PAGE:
Mastodon's latest update is tackling a problem Twitter users know all too well: the scourge of the "reply guys." A colloquial term for the men who regularly reply to women's posts in an overly familiar fashion, often to "mansplain," tone police, offer unsolicited advice or gaslight the original poster, reply guys have been a longtime problem on social media. Now, starting in the Mastodon app for Android, the company is experimenting with a simple reminder that will pop up when someone is about to respond to a stranger. The reminders may also include a bit of context -- like if the stranger is an expert in their field, or if the post the user is replying to is old -- to head off unnecessary or unhelpful commentary.
"While we’re exploring multiple different avenues to tackle this issue, the idea we’re experimenting with today is simply reminding people when they’re about to respond to a stranger," explains Mastodon founder and CEO Eugen Rochko. "We also believe that by showing a bit of information about the person you’re about to talk to, we can prevent some awkward situations, such as explaining something to an expert in a given field."
Image Credits: Mastodon
The feature will additionally remind users when they're replying to a post that's over three months old, as these are no longer considered part of an active discussion. Users' older posts are often surfaced by mistake, prompting replies, because someone had searched a particular topic and came across a post in the search results.
Users can dismiss the warnings by tapping on the "Got it" button or a smaller, less obtrusive option, "Don't remind me again."
The new features are launching first on the Mastodon app for Android but will arrive on the iOS app soon, the company says. If the experiment proves successful, Mastodon will then bring them to the web interface as well.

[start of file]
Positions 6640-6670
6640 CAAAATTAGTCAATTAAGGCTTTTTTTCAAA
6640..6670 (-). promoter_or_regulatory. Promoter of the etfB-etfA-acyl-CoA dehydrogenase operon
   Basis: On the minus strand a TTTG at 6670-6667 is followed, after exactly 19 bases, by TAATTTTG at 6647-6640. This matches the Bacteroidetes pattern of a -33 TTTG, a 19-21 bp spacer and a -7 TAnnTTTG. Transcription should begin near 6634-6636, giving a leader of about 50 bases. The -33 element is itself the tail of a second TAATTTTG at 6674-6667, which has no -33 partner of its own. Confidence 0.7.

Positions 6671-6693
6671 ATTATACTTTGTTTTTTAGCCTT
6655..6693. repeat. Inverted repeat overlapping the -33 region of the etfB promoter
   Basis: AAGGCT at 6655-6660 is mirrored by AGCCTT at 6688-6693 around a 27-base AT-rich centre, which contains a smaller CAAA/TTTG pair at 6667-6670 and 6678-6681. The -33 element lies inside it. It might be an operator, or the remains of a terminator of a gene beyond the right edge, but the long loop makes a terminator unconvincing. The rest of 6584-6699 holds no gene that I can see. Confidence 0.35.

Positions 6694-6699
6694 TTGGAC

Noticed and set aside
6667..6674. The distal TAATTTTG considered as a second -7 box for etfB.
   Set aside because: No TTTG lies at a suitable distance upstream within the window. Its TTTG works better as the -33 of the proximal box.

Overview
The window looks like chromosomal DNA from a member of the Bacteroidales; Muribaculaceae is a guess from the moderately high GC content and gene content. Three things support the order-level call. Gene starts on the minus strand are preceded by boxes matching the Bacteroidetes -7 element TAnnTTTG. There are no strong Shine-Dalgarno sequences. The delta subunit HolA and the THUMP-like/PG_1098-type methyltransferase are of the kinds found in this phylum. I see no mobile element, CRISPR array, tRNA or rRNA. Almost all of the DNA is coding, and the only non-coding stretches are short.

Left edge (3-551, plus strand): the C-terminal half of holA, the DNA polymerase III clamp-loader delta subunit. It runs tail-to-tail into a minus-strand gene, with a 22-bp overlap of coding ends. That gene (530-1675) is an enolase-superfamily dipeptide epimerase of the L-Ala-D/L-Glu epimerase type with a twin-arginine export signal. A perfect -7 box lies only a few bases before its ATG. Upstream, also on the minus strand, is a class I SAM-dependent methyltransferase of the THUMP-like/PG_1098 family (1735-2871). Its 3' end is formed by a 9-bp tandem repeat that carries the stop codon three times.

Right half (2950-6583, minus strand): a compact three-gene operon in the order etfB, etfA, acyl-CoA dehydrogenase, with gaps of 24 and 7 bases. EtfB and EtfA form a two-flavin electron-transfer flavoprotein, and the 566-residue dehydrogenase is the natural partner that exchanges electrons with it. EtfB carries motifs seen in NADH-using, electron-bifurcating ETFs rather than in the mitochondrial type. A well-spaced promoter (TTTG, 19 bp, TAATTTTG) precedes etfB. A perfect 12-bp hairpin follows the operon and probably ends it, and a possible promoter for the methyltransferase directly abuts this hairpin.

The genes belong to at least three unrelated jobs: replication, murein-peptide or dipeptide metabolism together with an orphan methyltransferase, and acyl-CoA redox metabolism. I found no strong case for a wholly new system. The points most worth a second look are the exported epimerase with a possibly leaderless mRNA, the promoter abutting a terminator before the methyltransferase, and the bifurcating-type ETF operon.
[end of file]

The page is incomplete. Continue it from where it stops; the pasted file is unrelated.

Image Credits: Mastodon
The idea that small nudges can help change user behavior is something that Twitter, now called X, had already used to its advantage -- at least in the pre-Elon Musk era.
For example, the company would pop up reminders that asked users if they had actually read the article they were about to retweet, or would ask them to share the tweet instead of taking a screenshot. Most notably, it also added a feature that would prompt users to revise "harmful" replies -- meaning language that was abusive, trolling or otherwise offensive. Twitter's internal data found that these small nudges could work, as 34% of people revised their initial reply after seeing the prompt or chose not to send their reply at all. After being prompted once, people then composed 11% fewer offensive replies in the future, the company also found. That indicates that the use of nudges could have a longer-lasting impact.
But on the flip side, overuse of nudges could quell conversation on the platform, which is supposed to be a place for sharing personal opinions and ideas. For that reason, there needs to be a balance between helpful nudges and freedom of expression.
In Mastodon's case, framing the new feature as an "experiment" allows the company to tweak when or how often its nudges appear to users as it gathers more data about the nudges' usefulness. Or, if it finds the nudges aren't helpful, it can end the experiment and try something new.
"Overall, we’re committed to ensuring folks on Mastodon have a pleasant experience posting," adds Rochko. "We hear time and time again how much people enjoy coming to Mastodon to have real conversations with real people. And we want to ensure it stays that way," he says.